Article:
Referring to waste crank case oil storage tank 18, a flexible suction pipe or hose 72 is shown immersed with its bottom opening protected by a screen 74. The other end of hose 72 leads to a duplex screen 76. A check valve 78 in hose 72 prevents back flow. Unit 76 typically would contain a separation tank and a filter bag to remove the larger particulate.
Outlet tube 82 leads to point A in pipe 44 where the two flows, to be explained later, are combined. A volumetric flow meter 84 in tube 82 measures on a continuous basis the rate of waste oil flow and a printed readout may be provided to indicate total flow. A control valve 86 in tube 82 is used to control the rate of flow. By manipulating valves 48 and 86 the volumetric ratio of the two liquids mixing at point A may be adjusted. In this invention, the exact ratio is not critical, and in fact, the approximate ratio is established in advance by the fact that the diameter of tube 82 is substantially less than the diameter of tube 44 with the result that this ratio with valves 48 and 86 open is approximately 10 to 1. Further, the final ratio of the two oils is determined by how much waste oil in tank 18 is mixed with the fuel oil 22 in tank 24. Valves 48 and 86 can be employed to stop either flow or to increase the ratio even further by throttle valve 86, or to reduce the overall flow rate within the system.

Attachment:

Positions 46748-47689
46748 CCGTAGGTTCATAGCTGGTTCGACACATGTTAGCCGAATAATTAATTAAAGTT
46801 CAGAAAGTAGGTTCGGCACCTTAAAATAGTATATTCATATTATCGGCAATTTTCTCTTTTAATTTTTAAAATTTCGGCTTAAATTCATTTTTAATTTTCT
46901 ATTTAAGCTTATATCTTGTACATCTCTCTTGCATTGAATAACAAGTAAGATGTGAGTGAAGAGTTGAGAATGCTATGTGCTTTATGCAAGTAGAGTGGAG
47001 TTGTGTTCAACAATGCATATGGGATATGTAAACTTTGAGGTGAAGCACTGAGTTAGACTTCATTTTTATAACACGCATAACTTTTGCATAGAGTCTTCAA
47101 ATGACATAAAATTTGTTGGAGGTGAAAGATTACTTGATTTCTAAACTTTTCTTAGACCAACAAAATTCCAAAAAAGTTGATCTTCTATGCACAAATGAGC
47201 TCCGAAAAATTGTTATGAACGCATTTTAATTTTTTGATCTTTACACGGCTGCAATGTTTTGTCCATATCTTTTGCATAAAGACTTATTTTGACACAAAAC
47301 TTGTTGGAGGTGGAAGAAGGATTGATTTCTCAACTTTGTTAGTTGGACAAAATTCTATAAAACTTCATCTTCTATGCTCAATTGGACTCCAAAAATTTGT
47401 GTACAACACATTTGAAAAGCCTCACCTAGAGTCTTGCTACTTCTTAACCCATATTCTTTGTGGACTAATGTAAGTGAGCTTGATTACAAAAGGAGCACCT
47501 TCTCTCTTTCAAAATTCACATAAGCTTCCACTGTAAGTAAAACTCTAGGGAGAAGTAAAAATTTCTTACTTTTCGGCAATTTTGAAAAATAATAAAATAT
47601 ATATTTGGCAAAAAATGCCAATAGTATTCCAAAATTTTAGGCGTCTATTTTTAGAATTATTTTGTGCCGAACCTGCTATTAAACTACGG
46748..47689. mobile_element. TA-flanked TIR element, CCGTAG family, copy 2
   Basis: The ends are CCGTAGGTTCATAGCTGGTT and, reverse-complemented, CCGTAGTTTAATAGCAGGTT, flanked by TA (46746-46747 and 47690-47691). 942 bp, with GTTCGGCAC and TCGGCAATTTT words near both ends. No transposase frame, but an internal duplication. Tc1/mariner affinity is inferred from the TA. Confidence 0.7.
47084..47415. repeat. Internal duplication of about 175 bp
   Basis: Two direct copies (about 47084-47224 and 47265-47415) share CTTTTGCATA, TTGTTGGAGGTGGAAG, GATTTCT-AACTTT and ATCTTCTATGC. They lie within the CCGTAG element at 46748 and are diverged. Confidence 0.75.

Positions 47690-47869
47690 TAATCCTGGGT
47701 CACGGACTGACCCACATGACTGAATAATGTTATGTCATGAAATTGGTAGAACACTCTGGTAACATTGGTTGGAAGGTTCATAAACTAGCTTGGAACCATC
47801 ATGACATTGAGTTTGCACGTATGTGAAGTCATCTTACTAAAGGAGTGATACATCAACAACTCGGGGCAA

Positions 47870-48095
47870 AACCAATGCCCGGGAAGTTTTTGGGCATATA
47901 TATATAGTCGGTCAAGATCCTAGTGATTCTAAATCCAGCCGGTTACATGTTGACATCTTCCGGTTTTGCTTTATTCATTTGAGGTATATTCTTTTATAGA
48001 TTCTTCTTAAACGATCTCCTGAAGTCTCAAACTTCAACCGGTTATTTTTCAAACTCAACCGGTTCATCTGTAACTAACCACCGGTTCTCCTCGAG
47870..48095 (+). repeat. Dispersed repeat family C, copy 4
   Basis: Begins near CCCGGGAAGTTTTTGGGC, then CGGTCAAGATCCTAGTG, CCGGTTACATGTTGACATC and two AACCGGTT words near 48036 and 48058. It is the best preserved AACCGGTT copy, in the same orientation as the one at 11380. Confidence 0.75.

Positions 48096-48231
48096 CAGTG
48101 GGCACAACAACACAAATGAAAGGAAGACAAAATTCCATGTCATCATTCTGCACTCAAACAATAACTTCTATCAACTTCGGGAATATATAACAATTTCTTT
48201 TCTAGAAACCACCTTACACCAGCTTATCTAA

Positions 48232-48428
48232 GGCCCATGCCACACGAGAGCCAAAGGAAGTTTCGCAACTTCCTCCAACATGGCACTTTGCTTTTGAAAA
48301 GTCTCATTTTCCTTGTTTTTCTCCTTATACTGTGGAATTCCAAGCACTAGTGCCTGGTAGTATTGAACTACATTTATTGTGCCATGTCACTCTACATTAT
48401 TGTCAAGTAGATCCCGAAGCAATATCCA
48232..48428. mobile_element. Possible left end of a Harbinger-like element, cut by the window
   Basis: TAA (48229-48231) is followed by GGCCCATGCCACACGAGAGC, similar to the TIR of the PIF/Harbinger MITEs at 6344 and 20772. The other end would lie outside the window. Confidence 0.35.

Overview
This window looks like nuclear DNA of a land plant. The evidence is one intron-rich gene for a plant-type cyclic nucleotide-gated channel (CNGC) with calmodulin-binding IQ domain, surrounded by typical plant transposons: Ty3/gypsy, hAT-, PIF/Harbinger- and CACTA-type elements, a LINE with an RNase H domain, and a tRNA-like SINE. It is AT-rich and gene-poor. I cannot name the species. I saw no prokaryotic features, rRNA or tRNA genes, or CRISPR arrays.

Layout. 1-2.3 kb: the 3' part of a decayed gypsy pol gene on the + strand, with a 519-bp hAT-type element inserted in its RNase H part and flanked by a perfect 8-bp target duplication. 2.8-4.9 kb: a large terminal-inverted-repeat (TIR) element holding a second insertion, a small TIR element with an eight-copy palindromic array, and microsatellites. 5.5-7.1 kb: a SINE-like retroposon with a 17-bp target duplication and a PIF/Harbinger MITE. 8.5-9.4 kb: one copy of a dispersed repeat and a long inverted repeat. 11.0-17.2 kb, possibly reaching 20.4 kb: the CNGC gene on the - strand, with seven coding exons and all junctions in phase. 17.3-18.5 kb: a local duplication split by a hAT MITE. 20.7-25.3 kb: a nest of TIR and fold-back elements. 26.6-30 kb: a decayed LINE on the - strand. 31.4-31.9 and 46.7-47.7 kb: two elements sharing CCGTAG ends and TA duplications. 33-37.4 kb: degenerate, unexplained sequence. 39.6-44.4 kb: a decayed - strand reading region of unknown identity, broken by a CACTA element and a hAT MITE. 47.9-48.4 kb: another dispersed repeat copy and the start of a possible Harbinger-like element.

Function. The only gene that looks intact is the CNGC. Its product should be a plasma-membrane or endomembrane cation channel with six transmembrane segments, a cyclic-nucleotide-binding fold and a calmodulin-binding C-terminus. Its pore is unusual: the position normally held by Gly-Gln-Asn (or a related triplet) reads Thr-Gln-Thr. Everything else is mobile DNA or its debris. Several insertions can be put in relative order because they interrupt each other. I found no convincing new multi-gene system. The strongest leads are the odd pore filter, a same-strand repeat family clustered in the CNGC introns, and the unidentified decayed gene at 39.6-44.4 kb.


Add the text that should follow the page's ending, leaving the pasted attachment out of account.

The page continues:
System 10 as described above operates in the following manner:
Vehicle 14 pulls into an automotive service station or other establishment which has a storage tank 24 for its fuel oil 22 and a tank 18 in which has been collected waste oil. Flexible suction hose 72 is inserted into tank 18 and manifold 56 is inserted into tank 24, insuring ordinarily that opening 68 in short pipe 62 is above the level of oil 22 within the tank.
Valves 48, 55, and 86 are opened and power unit 26 is started up so as to drive pump 28. Pumping action by the latter provides all of the power and suction required for the operation for system 10, including suction for flexible hose 72 in tank 18 and tube 58 in tank 24. Waste oil 16 from tank 18 enters hose 72 and passes through duplex screen unit 76 where particulate down to some preselected value is removed. This oil is then metered and mixed with fuel oil 22 at junction A.